Should churches, as not-for-profits, access the Australian Government’s JobKeeper scheme in order to keep staff if their giving decreases during the COVIC-19 shutdown and beyond? That’s a question that I have heard doing the rounds. Is it the right thing to do? Is it the wrong thing to do? What is at stake if we put out our hands for government money?
First the positives of saying “yes” to the JobKeeper allowance of a flat fortnightly $1500 per employee should a not-for-profit’s income fall by 15 percent.
- Church members pay taxes. It’s often a gripe from hard secularists that churches don’t pay taxes, and that churches and religious organisations are getting through the not-for-profit loophole and should be taxed. Now there are some very wealthy churches, mostly off the back of property. But that’s not the norm. And in fact those who give to a church also pay their own taxes and are giving out of their already taxed money. Many churches have very little in the budget at the end of the year anyway, so it’s a moot point. They’re generally not hoarding up stacks of cash.
- Church employees pay taxes. Although they can more readily access better fringe benefit plans than many secular employees, church employees pay taxes too. Indeed many churches curtail the percentage of fringe benefit their employees can access, in order to ensure that as citizens they pay their dues for the cause of the common good. Employees in churches are subject to general employment rules and regulations. For churches to decide to refuse their staff employment benefits at this time would be to treat them unfairly. Church employees have similar leave and entitlements as other people who attend the church. They also have similar levels of accountability.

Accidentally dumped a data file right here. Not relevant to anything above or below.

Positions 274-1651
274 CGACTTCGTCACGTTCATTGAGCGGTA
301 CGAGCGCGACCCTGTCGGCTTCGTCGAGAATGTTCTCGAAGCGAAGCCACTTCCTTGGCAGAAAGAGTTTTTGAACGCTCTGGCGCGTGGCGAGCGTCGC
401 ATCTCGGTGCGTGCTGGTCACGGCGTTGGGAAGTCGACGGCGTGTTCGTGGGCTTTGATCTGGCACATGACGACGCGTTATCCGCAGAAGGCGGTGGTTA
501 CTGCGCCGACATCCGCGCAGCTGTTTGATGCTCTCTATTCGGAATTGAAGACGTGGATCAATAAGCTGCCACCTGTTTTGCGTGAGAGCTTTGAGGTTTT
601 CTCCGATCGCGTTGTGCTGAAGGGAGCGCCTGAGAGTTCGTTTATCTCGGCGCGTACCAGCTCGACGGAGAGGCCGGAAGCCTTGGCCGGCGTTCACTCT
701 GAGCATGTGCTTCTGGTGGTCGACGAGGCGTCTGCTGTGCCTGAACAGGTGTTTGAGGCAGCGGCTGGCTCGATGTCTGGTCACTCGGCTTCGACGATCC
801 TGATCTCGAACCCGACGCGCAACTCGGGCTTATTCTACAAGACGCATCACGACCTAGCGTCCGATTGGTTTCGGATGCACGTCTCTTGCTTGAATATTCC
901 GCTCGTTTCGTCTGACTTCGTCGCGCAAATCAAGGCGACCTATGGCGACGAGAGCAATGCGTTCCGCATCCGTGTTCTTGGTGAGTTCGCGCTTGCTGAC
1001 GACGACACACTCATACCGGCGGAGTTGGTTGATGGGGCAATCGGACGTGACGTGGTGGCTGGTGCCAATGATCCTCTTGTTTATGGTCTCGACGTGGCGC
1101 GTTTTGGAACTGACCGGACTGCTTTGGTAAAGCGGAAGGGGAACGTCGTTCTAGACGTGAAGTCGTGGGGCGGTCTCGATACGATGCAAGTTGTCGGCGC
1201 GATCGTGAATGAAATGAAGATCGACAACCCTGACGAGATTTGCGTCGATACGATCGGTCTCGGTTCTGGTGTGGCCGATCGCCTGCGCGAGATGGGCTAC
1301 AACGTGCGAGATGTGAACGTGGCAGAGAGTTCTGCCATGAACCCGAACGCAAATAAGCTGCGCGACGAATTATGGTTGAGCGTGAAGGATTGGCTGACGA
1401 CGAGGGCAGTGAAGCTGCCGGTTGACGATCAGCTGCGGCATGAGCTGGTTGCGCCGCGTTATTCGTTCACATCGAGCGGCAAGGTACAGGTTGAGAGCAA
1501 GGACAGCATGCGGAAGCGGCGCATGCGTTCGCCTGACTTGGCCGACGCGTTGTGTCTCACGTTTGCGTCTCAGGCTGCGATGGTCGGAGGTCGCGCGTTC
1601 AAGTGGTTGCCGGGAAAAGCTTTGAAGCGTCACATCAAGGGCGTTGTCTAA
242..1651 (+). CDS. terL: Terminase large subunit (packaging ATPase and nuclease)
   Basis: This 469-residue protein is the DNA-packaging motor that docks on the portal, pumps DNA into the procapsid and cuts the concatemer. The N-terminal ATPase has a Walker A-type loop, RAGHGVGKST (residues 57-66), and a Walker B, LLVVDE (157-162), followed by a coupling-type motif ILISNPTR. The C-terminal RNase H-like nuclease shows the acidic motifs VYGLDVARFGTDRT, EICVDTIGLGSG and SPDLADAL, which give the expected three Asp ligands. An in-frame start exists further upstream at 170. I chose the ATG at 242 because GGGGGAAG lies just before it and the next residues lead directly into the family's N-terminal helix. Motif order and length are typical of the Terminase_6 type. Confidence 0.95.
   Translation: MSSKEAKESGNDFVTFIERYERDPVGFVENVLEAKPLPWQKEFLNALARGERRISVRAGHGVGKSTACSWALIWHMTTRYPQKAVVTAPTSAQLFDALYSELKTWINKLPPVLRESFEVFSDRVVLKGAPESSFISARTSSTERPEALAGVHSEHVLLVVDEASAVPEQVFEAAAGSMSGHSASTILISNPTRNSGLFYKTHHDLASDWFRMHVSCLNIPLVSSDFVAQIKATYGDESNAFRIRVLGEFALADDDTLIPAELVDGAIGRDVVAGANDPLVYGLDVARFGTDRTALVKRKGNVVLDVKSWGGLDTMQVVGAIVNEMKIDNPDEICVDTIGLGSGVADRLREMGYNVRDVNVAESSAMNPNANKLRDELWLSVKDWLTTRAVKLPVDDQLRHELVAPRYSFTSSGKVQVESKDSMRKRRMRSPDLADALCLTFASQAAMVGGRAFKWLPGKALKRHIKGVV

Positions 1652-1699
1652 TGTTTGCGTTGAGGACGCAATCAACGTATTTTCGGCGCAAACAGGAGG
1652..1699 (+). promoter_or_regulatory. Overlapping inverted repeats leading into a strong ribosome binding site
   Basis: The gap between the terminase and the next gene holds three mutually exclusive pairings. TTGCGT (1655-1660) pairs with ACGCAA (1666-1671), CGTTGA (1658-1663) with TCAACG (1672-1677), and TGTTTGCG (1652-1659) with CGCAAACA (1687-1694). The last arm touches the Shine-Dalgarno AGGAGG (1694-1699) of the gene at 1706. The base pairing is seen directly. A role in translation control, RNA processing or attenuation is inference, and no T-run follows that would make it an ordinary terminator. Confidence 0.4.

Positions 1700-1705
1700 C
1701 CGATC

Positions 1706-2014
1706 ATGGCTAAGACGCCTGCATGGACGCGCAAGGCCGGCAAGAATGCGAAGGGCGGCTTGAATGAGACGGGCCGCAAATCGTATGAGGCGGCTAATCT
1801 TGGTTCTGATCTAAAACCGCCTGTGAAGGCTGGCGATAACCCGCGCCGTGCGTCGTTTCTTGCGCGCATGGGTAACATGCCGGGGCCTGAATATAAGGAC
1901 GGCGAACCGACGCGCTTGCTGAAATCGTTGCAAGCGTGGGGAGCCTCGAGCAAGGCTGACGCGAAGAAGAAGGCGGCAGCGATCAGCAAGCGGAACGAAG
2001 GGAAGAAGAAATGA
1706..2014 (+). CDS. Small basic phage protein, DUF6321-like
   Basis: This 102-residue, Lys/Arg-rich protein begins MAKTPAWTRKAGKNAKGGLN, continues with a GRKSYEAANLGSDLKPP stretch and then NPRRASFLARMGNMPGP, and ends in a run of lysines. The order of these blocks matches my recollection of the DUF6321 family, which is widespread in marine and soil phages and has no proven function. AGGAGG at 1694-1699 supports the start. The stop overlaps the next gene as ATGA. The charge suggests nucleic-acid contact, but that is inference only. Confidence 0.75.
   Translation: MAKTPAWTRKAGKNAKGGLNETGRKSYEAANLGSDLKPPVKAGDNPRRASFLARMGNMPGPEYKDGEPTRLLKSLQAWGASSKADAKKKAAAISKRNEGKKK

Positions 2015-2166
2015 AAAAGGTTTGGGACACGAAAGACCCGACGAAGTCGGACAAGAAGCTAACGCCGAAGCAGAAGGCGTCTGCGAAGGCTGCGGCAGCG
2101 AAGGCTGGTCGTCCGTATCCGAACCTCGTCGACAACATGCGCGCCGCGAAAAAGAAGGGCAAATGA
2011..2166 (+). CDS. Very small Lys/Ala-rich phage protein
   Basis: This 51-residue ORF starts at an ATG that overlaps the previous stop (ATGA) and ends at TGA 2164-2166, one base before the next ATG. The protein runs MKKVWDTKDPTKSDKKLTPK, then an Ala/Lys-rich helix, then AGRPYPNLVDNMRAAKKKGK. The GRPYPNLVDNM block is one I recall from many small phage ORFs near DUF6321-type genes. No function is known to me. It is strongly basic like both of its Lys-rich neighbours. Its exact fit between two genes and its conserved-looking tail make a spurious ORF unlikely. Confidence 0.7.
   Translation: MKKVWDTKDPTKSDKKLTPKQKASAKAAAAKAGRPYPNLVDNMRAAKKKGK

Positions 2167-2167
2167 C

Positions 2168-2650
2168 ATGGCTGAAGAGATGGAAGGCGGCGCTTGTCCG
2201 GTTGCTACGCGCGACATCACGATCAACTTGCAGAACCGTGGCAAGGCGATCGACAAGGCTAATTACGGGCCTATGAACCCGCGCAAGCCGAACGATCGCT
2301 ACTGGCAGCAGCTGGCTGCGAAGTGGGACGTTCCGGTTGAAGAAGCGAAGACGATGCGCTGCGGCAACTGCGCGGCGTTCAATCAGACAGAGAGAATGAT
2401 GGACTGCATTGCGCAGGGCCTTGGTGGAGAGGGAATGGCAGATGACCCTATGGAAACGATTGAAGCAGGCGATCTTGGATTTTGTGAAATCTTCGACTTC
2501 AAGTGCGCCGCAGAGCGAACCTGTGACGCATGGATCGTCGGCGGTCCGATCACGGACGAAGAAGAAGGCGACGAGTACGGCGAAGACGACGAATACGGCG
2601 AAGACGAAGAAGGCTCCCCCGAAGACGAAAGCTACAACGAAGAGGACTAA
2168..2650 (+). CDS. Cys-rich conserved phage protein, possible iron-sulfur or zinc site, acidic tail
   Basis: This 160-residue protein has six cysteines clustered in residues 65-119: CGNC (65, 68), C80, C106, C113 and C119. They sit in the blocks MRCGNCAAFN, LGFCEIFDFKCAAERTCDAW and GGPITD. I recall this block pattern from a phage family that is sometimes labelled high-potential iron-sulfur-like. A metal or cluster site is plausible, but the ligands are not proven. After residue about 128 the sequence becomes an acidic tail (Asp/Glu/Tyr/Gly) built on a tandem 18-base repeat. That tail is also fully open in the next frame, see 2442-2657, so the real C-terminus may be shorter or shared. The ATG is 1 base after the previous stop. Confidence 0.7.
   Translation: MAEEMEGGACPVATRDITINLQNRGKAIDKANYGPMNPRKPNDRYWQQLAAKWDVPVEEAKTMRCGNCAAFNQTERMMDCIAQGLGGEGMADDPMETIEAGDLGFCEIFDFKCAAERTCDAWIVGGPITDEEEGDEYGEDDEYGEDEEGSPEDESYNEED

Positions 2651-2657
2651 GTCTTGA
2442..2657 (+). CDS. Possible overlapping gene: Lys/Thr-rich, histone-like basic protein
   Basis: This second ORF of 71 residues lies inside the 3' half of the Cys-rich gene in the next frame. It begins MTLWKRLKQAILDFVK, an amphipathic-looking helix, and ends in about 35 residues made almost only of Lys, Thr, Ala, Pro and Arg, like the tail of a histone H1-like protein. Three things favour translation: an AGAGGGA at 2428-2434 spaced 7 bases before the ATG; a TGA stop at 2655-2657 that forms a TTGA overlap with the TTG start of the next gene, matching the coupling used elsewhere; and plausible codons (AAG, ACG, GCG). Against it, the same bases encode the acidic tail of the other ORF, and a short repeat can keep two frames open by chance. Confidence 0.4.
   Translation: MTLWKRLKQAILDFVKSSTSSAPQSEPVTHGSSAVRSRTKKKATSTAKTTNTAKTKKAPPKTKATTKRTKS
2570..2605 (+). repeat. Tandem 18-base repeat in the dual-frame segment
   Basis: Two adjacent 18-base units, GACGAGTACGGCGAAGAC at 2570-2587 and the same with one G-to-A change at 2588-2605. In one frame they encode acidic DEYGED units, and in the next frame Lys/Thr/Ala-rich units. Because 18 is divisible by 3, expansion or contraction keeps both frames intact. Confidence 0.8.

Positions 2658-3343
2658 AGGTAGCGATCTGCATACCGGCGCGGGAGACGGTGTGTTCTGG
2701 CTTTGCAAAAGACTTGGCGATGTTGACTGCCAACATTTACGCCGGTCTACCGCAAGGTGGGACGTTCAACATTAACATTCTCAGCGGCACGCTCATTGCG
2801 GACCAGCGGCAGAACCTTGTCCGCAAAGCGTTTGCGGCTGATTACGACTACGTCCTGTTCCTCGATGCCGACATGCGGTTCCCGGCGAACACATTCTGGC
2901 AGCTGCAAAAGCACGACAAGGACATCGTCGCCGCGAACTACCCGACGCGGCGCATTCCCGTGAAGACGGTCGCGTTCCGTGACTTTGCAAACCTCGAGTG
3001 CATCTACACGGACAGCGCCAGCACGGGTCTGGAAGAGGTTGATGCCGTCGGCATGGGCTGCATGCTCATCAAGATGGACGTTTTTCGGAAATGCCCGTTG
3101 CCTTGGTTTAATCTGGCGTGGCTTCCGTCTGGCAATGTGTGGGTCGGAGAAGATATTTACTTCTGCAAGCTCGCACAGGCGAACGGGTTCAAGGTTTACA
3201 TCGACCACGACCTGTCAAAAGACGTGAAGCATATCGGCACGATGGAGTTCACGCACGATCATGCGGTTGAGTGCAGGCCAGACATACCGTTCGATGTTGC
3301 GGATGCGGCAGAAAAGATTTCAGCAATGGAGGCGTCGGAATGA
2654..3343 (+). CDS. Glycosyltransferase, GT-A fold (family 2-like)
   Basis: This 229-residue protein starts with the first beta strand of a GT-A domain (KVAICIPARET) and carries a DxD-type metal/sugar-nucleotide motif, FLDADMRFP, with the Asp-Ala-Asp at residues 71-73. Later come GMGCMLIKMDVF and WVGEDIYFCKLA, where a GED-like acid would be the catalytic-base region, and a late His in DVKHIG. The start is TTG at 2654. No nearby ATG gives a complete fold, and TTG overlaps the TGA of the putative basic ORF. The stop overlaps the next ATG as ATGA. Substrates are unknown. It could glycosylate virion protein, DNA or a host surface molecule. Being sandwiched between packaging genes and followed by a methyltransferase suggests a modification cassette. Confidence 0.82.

- Church employees are not our faith experiments. If you can’t take the income hit yourself, don’t ask others to do it by proxy. To say that a church employee should have faith that God will provide at the very time members of the church are benefiting from the JobKeeper scheme would be to single them out for a faith experiment that you are not willing to make yourself. It’s the classic “secondhand teabags for the missionaries” policy, and is akin to the misguided philosophy that we should send our children to a state school in order for them to be evangelistic. If you can’t take a faith hit for the team yourself, don’t ask others to do it by proxy for you.